Another approach is to think of a situation or an experiment where the validity of the cosmological constant-vacuum energy identification can be put to the test. A geometrical cosmological constant has no quantum properties while vacuum energy has both gravitational and quantum properties. Also, is it possible to learn more on how vacuum energy contributes to the cosmological constant? Some of these questions started to be addressed in the literature as we cite further.

It is perhaps relevant at this point to recall the Casimir effect which is a purely quantum field theory phenomena...

The Casimir effect results from a change in the zero-point oscillations spectrum of a quantized field when the quantization domain is restricted or when the topology of the space is non- trivial. For example, a Casimir force appears as the result of the alteration of the vacuum energy by some boundaries...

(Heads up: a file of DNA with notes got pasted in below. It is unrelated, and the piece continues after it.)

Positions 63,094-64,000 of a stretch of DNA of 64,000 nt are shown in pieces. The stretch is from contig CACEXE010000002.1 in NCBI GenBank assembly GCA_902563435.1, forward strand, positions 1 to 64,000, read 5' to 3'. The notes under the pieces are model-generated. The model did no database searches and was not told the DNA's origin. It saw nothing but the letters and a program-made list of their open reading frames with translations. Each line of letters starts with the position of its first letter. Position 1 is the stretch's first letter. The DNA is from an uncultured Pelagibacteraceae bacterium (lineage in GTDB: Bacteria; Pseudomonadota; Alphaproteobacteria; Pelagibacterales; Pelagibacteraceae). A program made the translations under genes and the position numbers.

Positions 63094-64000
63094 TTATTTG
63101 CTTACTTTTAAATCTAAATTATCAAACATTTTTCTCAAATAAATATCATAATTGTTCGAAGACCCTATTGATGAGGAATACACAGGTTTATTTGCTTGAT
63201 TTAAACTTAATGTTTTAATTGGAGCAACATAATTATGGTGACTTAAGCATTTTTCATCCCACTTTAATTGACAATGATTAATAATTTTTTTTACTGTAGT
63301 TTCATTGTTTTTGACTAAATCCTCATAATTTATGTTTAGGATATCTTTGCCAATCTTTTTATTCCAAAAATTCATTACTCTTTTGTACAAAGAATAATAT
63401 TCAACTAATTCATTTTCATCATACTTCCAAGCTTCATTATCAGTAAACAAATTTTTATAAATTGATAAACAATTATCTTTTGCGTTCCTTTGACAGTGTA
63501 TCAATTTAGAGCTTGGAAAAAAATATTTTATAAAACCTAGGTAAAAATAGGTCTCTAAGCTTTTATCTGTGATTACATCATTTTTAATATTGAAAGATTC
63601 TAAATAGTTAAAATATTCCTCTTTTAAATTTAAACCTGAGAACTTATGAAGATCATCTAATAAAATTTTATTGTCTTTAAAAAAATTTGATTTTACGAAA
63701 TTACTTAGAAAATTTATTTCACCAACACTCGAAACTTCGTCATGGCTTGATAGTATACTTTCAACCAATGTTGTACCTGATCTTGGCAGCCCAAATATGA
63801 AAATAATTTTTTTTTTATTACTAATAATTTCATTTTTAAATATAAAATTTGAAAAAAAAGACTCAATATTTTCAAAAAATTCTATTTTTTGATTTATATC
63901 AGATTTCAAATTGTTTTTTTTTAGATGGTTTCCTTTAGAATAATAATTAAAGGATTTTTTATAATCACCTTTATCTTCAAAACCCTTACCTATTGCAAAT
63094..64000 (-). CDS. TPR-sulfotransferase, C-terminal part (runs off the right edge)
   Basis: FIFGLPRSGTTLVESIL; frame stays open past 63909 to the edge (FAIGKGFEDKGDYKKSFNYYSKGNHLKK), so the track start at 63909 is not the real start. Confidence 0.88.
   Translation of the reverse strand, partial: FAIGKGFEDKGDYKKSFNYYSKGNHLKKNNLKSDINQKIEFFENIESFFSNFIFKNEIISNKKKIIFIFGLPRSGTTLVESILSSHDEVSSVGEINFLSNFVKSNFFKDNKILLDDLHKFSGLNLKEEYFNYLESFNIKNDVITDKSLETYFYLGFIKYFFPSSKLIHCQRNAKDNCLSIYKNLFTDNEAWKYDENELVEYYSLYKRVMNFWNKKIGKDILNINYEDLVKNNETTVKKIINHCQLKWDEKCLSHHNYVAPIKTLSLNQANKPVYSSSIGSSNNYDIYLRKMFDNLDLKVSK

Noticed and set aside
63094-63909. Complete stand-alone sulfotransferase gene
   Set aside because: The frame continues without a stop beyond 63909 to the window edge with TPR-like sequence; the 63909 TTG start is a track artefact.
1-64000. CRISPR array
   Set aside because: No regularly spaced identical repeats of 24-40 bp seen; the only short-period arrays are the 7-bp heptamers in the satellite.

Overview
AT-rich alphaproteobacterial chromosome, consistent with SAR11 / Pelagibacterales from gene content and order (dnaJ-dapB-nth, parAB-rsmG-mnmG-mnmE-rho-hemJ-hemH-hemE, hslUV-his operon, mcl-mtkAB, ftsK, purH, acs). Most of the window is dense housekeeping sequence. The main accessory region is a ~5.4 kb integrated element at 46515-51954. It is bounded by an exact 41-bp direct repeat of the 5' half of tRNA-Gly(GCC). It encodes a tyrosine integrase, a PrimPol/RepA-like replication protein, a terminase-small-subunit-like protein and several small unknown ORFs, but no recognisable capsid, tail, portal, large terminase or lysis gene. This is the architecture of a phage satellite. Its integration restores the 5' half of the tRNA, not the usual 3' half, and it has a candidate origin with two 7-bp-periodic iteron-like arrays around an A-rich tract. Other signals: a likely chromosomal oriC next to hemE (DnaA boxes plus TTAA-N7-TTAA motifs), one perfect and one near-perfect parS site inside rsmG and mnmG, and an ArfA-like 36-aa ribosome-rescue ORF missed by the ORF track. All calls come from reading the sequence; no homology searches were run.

BTW topological defects enter here where the Higgs field vanishes and the possibly several Goldstone phases are undefined.

Now, related to our question on how the vacuum energy may fit within the EFE, it has been argued in some papers, see for example [42, 43, 44], that as the measured Casimir effect is related to vacuum energy differences, the vacuum energy may not contribute to the cosmological dynamics via some fixed cutoff energy but rather via energy differences as in Casimir energy. This Casimir energy can be produced from some compact extra dimensions [42, 43, 44] or non-trivial topology of the spacetime..."

Those papers are suspect. They violate the equivalence principle.


Remarks on the formulation of the cosmological constant/dark energy problems

Authors: Mustapha Ishak (Princeton University)
Comments: 10 pages, 5 figures